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Starving right whales?


Debbie MacKenzie <[log in to unmask]>


Scientific forum on fish and fisheries <[log in to unmask]>


Thu, 9 Mar 2000 18:15:02 -0400





text/plain (1 lines)


Are the right whales starving?

Jon Brodziak wrote:

>are too many whales killed by injuries from entanglements with
>fishing gear (longlines to hold trap gears) and by vessel collisions
>for there to be any population increase.
>While it is possible that food limitation is an issue for right whale
>survival, I doubt it is an important effect compared to human-induced
>mortality. But I would be happy to reconsider this opinion if
>demographic data show otherwise. Please, show me the data.

Andrew Remsen wrote:

>Woods Hole Oceanographic scientists have modeled the survivorship of the
>right whale and concluded that survival has steadily declined for
>individual whales and population growth rate is negative. They concluded a
>major reason the right whale is declining is entanglement with fishing gear
>and collisions with ships. Additionally, their low numbers may have allowed
>competitors such as sei whales, mackerel or herring to move into right
>whale feeding grounds. Plus, their very slow reproductive rate and
>extremely small population size makes them extremely vunerable to any sort
>of natural fluctuations in prey distribution and abundance in addition to
>any human induced stresses. To use such a popuation as an index for
>plankton health in the north atlantic is a stretch.

Entanglement in fishing gear and collisions with ships - these are
consistently given as the two main reasons for the decline of the right
whale. I've followed the reports of the EWS survey crew for a couple of
years. Considering how few calves they see, it is not uncommon for them to
report seeing dead ones. Causes of death in the calves are generally
"undetermined" (fishing gear and ship strikes are very easily ruled out).

Here is a quote from the report filed by EWS in late February regarding the
inshore population of right whales: "...the worst calving season since
systematic monitoring of the population began almost twenty years
recent years many of the inshore animals have shown signs of what may be
malnutrition - poor skin condition, sometimes characterized by discolored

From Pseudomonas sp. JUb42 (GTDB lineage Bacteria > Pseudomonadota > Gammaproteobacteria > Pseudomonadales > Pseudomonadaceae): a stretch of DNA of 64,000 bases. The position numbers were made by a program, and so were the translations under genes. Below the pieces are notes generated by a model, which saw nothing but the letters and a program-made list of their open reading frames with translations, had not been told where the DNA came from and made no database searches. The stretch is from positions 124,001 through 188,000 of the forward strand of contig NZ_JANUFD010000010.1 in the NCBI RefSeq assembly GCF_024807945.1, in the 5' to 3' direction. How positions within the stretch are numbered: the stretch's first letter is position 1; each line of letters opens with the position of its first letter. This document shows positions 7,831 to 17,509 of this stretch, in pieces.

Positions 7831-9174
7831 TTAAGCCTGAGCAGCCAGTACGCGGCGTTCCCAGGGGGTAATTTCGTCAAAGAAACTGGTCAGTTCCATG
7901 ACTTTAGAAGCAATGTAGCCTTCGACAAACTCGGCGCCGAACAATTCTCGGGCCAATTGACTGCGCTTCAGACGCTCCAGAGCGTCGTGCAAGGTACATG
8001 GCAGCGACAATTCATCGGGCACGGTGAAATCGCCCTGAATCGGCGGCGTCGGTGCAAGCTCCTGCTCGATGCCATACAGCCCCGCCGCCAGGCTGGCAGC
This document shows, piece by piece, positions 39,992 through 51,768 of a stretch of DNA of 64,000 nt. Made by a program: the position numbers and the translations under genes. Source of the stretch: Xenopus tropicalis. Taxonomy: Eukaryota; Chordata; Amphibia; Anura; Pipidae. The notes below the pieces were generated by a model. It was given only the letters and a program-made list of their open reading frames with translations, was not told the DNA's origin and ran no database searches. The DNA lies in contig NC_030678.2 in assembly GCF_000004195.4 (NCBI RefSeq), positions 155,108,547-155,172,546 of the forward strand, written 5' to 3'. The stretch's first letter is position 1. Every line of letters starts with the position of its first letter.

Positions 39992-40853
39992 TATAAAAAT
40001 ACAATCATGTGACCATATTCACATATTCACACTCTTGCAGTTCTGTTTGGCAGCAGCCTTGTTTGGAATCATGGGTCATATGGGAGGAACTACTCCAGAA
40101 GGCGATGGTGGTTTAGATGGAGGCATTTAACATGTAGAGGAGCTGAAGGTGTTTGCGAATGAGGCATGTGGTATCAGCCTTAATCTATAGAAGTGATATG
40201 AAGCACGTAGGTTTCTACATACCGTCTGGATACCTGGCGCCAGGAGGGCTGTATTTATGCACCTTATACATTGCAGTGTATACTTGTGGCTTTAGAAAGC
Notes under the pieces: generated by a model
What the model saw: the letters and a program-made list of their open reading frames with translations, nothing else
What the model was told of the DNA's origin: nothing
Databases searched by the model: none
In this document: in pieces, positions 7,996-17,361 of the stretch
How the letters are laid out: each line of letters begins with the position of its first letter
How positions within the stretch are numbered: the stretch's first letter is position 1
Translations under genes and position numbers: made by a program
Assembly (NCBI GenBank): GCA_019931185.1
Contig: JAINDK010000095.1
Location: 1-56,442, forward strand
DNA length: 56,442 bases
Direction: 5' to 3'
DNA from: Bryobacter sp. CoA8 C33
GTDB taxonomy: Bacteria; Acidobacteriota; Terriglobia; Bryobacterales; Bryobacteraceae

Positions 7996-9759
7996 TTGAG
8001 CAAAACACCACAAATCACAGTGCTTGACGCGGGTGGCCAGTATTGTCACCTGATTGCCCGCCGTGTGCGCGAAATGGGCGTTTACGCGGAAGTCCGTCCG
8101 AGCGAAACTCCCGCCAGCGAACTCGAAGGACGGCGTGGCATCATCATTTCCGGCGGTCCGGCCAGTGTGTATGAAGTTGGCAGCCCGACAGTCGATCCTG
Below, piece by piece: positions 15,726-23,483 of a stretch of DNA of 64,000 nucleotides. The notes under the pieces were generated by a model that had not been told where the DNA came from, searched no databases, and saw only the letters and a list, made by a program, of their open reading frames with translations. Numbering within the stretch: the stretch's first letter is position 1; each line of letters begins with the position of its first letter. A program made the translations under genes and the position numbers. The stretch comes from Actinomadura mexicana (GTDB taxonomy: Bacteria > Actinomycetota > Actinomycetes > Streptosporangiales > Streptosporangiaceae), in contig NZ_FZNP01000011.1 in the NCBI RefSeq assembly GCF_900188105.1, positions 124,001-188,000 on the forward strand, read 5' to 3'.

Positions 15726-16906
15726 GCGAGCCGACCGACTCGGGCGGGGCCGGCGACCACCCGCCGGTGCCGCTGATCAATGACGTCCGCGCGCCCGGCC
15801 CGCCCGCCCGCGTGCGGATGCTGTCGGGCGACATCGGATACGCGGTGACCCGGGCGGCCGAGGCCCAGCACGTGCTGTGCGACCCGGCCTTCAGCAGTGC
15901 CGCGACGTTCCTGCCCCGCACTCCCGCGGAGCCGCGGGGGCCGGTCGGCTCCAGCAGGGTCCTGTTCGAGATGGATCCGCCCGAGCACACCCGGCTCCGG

fungal-like swaths and lesions on the skin. Often these inshore animals
just don't look as fat..."

>If right whales have less food, then their population will decrease.
>We observe that the population has decreased, therefore they have
>must have had less food.
>This is a logical fallacy that reasonable people should avoid.

My "observation" is not only of a decreasing population, but of clear
clinical signs of malnutrition. The survey crew sees sick whales - these
animals are not "entangled" and have not been "struck" so the two main
"causes of the decline" do not come into play in this case. Also, why are
whales who have had no contact with ships or fishing gear unable to
conceive or maintain pregnancies? Something else is going on.

Another thought - starving people and animals become weak and
apathetic...and probably thereby more vulnerable to accidents like fishing
gear entanglement and ship strikes. It could be a factor.

"Their low numbers may have allowed competitors such as sei whales,
mackerel or herring to move into right
whale feeding grounds?" -- sei whales? how abundant are they?...and their
feeding strategy is different. Mackerel and herring in the Northwest
Atlantic (based on DFO stock status) do not appear to be increasing in
abundance. (Herring: landings and biomass estimates decreasing. Mackerel:
landings in decline.) This is very speculative, with very doubtful
evidence...I think it is "a stretch."

Debbie MacKenzie

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